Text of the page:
January 11, 2011

Plans begin on how the region will celebrate War of 1812 bicentennial


PLATTSBURGH — The North Country has begun in earnest its plans to hold a massive celebration commemorating the War of 1812 and its impact on the Lake Champlain region.

Dozens of cultural leaders from New York, Vermont and Quebec gathered at Clinton Community College Tuesday to participate in a day-long summit to kick off formal planning for the War of 1812 Bicentennial Celebration next year.

"This is really a great opportunity to talk with other communities about what they are doing to commemorate the War of 1812," said Michele Powers, vice president of marketing for the Adirondack Coast Visitors Bureau.

"A lot of different things will be happening. There's no reason to reinvent the wheel; we can learn from each other's experiences."


For years, the North Country has focused on mid-September and the Battle of Plattsburgh celebration as the focal point of the region's connection with the War of 1812.

However, Powers envisions a stronger connection that will last throughout the year and extend far beyond the bicentennial itself.

"If someone wants to come to this area and experience our heritage (in connection to the War of 1812), it's hard to do that unless they come in September," she said.

"We want to expand on that, to expand on the (Battle of Plattsburgh) event throughout the year."

Powers praised the Battle of Plattsburgh Commemorative Committee, which has been organizing the September events for more than a decade, and said that event will continue to offer a magical look at what happened during the Sept. 11, 1814, battle.

But other War of 1812 events, such as Pike's Cantonment, can help create a year-long celebration that can promote the region's heritage to the entire world, she said.


"The War of 1812 is clearly one of the defining events of our region's history," said Jim Brangan, assistant director of the Champlain Valley National Heritage Partnership.

"The American victory of the Battle of Plattsburgh set the stage for 200 years of peace in the Champlain Valley and made the U.S. a sovereign state that no longer had to fear invasion from Europe."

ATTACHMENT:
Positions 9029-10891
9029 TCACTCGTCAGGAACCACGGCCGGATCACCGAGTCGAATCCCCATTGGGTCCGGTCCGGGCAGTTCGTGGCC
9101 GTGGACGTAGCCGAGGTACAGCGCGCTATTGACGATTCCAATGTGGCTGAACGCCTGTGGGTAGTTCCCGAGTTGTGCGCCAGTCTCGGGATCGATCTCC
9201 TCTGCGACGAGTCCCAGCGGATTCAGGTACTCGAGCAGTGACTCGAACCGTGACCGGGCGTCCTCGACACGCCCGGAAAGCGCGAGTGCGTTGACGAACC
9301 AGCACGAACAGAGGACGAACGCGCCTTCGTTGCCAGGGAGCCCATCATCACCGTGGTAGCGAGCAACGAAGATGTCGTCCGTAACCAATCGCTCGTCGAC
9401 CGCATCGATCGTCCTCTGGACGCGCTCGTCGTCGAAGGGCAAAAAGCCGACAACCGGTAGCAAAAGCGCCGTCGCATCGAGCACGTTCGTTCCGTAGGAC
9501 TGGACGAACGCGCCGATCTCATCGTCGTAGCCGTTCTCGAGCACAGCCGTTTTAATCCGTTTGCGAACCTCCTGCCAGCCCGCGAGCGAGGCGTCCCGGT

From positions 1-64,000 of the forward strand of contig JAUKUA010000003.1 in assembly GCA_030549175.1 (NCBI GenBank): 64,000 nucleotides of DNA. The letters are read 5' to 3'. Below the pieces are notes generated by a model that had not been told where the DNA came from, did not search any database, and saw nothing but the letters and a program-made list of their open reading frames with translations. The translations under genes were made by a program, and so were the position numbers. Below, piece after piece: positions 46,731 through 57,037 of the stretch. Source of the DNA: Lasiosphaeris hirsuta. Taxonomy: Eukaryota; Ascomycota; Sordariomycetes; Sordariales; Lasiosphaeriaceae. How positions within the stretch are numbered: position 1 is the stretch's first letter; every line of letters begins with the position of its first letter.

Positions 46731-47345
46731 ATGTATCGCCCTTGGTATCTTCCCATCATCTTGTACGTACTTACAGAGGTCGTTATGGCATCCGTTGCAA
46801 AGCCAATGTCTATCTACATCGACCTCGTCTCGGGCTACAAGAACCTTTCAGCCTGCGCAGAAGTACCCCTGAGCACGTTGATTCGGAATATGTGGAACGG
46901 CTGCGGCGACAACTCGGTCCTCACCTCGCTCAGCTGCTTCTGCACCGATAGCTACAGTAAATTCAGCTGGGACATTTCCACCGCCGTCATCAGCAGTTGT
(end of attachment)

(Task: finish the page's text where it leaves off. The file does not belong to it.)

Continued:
Although Tuesday's gathering brought together some of the region's finest experts on local and regional history, core members of the War of 1812 Bicentennial Council have been working together for more than eight months, targeting the International Heritage Summit as the springboard for more community involvement.

"It's a way we can come together to develop a plan to show the country and the rest of the world the important events that happened here," Brangan said.


One of the concrete images that has already begun to unfold is a War of 1812 Interpretive Trail.

Two exhibits already exist on Cumberland Head — one to mark the location of Fort Izard, which overlooked Lake Champlain near the current location of the Grand Isle Ferry Dock on Cumberland Head, and a second along the Cumberland Bay shoreline honoring Commodore Thomas MacDonough's victory during the Battle of Plattsburgh.

Another six trail signs are planned for such locations as Dewey's Tavern in Champlain, Pike's Cantonment in Plattsburgh, Culver Hill in Beekmantown and Halsey's Corners in Beekmantown.

The Lake Champlain Basin Program also announced Tuesday that it is seeking proposals for four more interpretive sites along the trail. Exhibits can focus on events, historic sites and individuals associated with the war and the causes and lasting effects of the conflict.

Plans will also be developed to expand on what officials are calling Phase 1 of the Interpretive Trail, Brangan said.

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